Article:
Negotiating is an important skill to learn when starting a career in business and is covered by every traditional and top online business degree program in the country. Many people can stigmatised the practice, assuming it must involve taking a hard line and never backing down. However, nothing could be more rigid or further from the truth. While there certainly is a place for standing one’s ground, great negotiators also need to have great communications and interpersonal skills.
Before a successful business negotiation can take place, you need to do your research. If you don’t know all the facts that support your position, you are unlikely to get a fair takeaway. For example, an article for the Washington Post about salary negotiations suggested that an individual do significant research into the average salaries for the type of position available, the size of the company that is offering the job, and so on. In this way, you can go into the negotiation armed with the knowledge necessary to succeed. Without this knowledge, you may lowball yourself, and not get paid what you are worth, or you may demand so much money that you may disqualify yourself before you even sit down. But if you know what is fair and reasonable, you can negotiate from a position of strength.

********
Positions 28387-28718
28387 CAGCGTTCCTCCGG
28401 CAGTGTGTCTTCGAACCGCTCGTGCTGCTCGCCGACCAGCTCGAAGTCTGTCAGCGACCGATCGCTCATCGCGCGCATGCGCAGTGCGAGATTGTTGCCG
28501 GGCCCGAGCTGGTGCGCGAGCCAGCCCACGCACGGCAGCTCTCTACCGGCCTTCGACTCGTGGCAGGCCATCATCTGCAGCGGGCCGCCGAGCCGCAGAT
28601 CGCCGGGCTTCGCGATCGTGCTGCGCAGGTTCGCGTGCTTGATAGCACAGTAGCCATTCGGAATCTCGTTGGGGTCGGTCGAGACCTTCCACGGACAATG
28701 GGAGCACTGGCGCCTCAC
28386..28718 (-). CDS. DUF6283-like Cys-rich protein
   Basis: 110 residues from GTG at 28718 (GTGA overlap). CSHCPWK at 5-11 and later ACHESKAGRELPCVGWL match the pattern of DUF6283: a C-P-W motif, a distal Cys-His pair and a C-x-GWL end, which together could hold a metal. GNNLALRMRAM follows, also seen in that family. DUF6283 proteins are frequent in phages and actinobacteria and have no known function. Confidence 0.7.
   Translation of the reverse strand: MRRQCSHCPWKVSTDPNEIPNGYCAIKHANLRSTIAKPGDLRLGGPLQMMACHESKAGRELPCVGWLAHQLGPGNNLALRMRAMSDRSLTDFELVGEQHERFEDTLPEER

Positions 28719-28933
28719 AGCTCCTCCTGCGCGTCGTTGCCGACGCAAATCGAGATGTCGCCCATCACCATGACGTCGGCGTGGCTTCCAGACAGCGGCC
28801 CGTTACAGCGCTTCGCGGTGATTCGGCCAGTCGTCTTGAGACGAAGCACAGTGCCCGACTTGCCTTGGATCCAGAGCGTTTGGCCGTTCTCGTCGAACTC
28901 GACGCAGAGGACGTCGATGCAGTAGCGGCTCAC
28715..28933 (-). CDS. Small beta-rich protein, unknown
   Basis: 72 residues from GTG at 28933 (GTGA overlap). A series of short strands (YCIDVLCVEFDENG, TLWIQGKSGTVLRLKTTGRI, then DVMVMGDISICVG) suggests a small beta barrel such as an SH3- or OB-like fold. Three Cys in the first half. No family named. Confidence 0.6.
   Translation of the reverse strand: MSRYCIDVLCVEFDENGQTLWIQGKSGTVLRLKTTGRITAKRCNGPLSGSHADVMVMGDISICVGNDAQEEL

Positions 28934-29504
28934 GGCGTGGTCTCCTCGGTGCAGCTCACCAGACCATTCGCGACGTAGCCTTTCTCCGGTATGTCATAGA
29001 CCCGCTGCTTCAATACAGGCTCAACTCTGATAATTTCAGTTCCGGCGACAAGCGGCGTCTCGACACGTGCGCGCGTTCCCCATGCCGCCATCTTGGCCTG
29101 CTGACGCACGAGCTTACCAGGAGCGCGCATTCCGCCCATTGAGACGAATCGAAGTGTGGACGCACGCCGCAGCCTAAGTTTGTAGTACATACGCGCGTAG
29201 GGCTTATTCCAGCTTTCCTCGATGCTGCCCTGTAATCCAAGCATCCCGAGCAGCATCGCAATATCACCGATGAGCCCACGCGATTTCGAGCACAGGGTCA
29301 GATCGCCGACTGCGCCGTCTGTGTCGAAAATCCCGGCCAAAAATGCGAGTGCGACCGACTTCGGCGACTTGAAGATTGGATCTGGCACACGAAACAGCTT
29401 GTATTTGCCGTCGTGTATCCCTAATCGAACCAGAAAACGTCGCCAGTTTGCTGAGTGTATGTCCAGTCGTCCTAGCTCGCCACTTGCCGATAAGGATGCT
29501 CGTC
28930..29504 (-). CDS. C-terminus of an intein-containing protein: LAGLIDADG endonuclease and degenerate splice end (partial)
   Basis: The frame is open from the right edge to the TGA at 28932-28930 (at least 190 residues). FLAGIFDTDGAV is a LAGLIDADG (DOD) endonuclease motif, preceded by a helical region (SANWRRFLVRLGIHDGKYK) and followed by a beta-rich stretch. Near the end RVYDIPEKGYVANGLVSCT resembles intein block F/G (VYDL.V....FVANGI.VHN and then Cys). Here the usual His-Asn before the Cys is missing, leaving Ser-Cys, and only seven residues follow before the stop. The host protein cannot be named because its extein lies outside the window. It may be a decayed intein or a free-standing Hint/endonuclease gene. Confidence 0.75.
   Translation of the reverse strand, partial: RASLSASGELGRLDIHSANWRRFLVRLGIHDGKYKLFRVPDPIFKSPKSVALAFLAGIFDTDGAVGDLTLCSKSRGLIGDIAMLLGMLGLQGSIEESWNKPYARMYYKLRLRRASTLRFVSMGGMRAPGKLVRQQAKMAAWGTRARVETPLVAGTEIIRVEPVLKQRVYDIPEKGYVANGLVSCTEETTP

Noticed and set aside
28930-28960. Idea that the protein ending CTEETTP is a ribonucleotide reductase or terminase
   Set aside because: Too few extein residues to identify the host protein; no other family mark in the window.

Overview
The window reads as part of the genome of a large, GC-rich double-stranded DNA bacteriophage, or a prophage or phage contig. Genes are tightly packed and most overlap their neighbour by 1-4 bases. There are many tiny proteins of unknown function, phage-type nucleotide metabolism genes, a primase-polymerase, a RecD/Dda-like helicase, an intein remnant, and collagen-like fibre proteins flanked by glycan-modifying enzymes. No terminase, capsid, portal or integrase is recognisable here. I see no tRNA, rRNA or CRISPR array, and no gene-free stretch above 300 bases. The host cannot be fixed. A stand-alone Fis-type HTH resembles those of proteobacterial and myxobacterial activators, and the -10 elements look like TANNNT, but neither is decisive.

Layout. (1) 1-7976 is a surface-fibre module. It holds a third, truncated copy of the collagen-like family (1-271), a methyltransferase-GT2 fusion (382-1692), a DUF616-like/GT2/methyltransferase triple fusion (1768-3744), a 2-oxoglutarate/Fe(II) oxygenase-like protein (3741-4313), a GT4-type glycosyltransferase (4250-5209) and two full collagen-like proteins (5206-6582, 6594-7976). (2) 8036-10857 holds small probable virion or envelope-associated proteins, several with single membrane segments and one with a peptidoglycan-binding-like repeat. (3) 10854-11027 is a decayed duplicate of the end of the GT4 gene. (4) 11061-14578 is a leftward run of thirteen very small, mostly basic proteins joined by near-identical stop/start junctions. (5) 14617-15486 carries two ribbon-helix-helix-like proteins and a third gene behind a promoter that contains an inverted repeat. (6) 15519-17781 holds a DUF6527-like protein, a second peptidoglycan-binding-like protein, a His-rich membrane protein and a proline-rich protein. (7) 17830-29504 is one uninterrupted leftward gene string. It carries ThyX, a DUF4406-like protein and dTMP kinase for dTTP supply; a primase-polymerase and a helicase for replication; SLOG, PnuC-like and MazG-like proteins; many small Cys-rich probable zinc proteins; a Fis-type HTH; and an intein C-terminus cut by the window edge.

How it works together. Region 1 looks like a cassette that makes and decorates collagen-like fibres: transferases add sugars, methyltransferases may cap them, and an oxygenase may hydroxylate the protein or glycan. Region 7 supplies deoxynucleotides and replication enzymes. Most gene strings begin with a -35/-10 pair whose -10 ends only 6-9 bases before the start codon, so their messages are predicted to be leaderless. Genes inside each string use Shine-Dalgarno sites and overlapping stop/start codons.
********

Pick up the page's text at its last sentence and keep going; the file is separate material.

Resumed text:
Additionally, according to an article in Inc. magazine, it pays to stay calm during a negotiation. This is where great communications skills and a little bit of acting come into play. If you are able to make the other side feel as though you have control over your emotions and you are able to talk with them comfortably and without getting flustered, you will have an advantage. This is because the other side will feel that pressuring or hardball tactics won’t work. Also, when in negotiations, you should never state that you’re “almost done.” This indicates that you are exhausted with the process and ready to throw in the towel. The other side will seize on this in order to extract concessions you ordinarily wouldn’t make. Therefore, no matter how exhausted you may be with the process, remain cheerful, calm and polite. Act as though you could continue negotiating for days, and let the other side sweat.
If you stand your ground in a negotiation, do so calmly and politely. And if you need to concede, do so only after you’ve done all your research, so that you know that you are making a reasonable concession. Tact, awareness, and diplomacy can make long-term connections with the people on the far side of the conference table, and those connections can be worth more than the deal, itself. If you practice conducting thorough research, staying calm, and holding your ground politely, you’ll be ahead of the game.
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